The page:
World Cancer Day: What People With Cancer Should Know About Coronavirus

With the recent pandemic, we have been more so burdened by yet another challenge that has literally made things go worse

By Dr. Ashu Abhishek, Senior Consultant & Unit Head, Radiation Oncology, Fortis Hospital, Gurugram

The last one year we all have witnessed unprecedented changes in our life where the Corona or COVID-19 infection has put down new normal for all of us. Be it our personal life, health, socioeconomic status or even future plans for so many things.

This world cancer day, obviously we all are expected to talk about cancer, its causes, effect, prevention, treatment and so on. But we all also know, this year any major write up cannot neglect the effect of Covid that has had on so many things in or life. So why not to discuss some finer unknown and not so commonly discussed points as to how Covid has effected oncology world both from patient and also healthcare professionals stand point.

Cancer has always been a difficult disease to diagnose, understand and treat. With our inclination towards urbanization and adopting lifestyles measures that have inherent risk factors which have been well cited as causative agents for cancer (be it pollution, smoking, tobacco, sedentary life style, etc), we have not made our life any better.

From almost rare diagnosis of cancer in past when I might have been in my undergraduate days to now where we are almost threatened to reach to appoint where by next 10 years almost 1 out of every 9 Indian will have cancer in his life time.

Also the challenge in cancer management lies in the vast diversity in the presentation and type of cases with varied responses too to planned therapy. That is why no two cancer patients can exactly be compared in terms of disease and treatment effect even if almost of same stage.

Moreover, especially in India, lack of awareness and good screening and detection programs for the mass population – stage progression, detection at late stages and poor prognosis has always made life of an oncologist difficult. That is the enigma of cancer treatment.

With the recent pandemic, we have been more so burdened by yet another challenge that has literally made things go worse. With the onset of the pandemic, being a totally new disease it had played a lot upon the psychology of the patient and also the healthcare professional, and in a way it was justified too.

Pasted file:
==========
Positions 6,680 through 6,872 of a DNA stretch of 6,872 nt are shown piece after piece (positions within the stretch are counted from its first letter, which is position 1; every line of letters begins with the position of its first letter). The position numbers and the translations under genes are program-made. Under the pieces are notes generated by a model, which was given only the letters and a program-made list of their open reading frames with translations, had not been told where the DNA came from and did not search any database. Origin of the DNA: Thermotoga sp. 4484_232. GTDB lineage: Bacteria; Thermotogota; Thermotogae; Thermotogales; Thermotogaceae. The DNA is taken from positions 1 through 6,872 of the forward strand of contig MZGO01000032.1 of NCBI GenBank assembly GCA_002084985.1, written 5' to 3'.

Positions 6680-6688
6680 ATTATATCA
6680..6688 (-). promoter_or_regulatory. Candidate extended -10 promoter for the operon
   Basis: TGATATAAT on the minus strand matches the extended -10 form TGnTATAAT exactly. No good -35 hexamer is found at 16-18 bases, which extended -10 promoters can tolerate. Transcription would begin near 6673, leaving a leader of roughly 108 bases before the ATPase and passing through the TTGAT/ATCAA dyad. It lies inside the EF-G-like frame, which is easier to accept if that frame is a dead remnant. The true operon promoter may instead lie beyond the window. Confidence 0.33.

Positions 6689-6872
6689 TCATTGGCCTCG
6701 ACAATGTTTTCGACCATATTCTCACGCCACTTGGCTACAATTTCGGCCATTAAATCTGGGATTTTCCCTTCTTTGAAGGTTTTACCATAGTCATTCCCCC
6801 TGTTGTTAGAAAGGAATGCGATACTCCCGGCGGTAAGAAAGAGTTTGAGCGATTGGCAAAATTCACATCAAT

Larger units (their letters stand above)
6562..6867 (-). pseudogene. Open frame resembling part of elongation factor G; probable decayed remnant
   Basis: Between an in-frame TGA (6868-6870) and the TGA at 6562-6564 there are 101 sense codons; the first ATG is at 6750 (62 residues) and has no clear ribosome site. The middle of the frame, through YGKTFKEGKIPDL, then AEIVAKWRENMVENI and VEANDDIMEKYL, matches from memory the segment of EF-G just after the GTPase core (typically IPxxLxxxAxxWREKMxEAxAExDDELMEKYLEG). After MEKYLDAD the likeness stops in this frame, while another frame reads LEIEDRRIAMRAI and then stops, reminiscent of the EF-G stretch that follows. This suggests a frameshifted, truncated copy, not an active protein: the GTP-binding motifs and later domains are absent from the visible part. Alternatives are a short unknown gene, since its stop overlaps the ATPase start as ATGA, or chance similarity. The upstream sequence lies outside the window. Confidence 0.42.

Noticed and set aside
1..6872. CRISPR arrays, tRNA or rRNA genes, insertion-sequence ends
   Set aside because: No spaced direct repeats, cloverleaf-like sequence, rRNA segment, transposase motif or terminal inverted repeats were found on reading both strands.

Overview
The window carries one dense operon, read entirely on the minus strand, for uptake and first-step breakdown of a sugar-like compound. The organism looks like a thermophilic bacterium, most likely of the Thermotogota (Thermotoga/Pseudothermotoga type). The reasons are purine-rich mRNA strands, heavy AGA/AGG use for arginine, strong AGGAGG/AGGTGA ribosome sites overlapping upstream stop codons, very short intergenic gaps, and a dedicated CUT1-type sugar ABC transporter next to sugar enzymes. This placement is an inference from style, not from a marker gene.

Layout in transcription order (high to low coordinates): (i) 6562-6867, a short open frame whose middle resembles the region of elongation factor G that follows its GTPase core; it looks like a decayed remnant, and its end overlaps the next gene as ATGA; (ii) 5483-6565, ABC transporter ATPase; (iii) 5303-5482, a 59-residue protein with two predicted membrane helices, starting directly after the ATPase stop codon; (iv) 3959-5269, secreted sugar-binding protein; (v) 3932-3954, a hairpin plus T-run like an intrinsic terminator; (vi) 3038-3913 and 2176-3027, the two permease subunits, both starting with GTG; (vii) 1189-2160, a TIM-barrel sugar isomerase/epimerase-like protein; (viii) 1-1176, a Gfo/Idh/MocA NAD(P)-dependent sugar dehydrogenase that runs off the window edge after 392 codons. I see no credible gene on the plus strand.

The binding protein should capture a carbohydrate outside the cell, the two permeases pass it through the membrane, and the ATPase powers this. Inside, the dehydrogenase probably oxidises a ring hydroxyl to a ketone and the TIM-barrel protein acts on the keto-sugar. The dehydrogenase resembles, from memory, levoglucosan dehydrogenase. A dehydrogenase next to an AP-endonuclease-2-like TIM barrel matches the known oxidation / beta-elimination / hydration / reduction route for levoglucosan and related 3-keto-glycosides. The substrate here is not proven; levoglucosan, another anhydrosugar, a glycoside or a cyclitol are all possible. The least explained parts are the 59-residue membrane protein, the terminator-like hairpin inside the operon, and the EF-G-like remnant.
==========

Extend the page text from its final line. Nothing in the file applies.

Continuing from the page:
With scare in reporting to hospitals, timely identification of early signs of cancer has been delayed, resulting in cases presenting now with stage progression. People missed there planned treatment schedules, leading to irregularities in treatment protocol and inadequate responses and progression while on treatment.

No one could have been blamed for this considering the threat of this deadly virus and also understanding the problems faced and risks associated especially in cancer patients who are already immune-compromised to begin with. All this has played upon the cancer management and decision making.

But the beauty of mankind is that no big problem is a problem and we find our own ways to deal with it. The second half of last year of pandemic has seen people understanding the importance of timely detection and cancer being a disease where we cannot afford to let it grow unchecked.

Teleconsultation and Cancer

There came the welcome move by the Govt to set new guidelines for teleconsultation which at least has made it easier for health professionals to reach to even a remote corner of the country and based on available history and video consultation at least understand and prioritize the symptoms of an ailing patient and guide them rightly if suspected of a possible cancer.

Understanding the possible severity of the disease in an particular individual, triaging and decision for urgency in evaluation and treatment has helped many patients and saved them from slipping from a totally curable stage to stage of no treatment and dismal prognosis.

Even for patients who have been diagnosed with cancer, various oncological societies have formulated new guidelines to how adequately manage cancer patients with alternate and shortened and less toxic regimes of cancer management where patients have least possible risk of exposure and also curtailing the treatment to shortest is effective duration.

Now we understand covid is here to stay and human race will take some time to have full control over it. Till then the life has to go on.

Cancer specifically may not give us that much time to wait and so best foot forward is to understand and accept existence of covid, take all due precautions and then follow all principles of cancer detection and management as we would have normally done.

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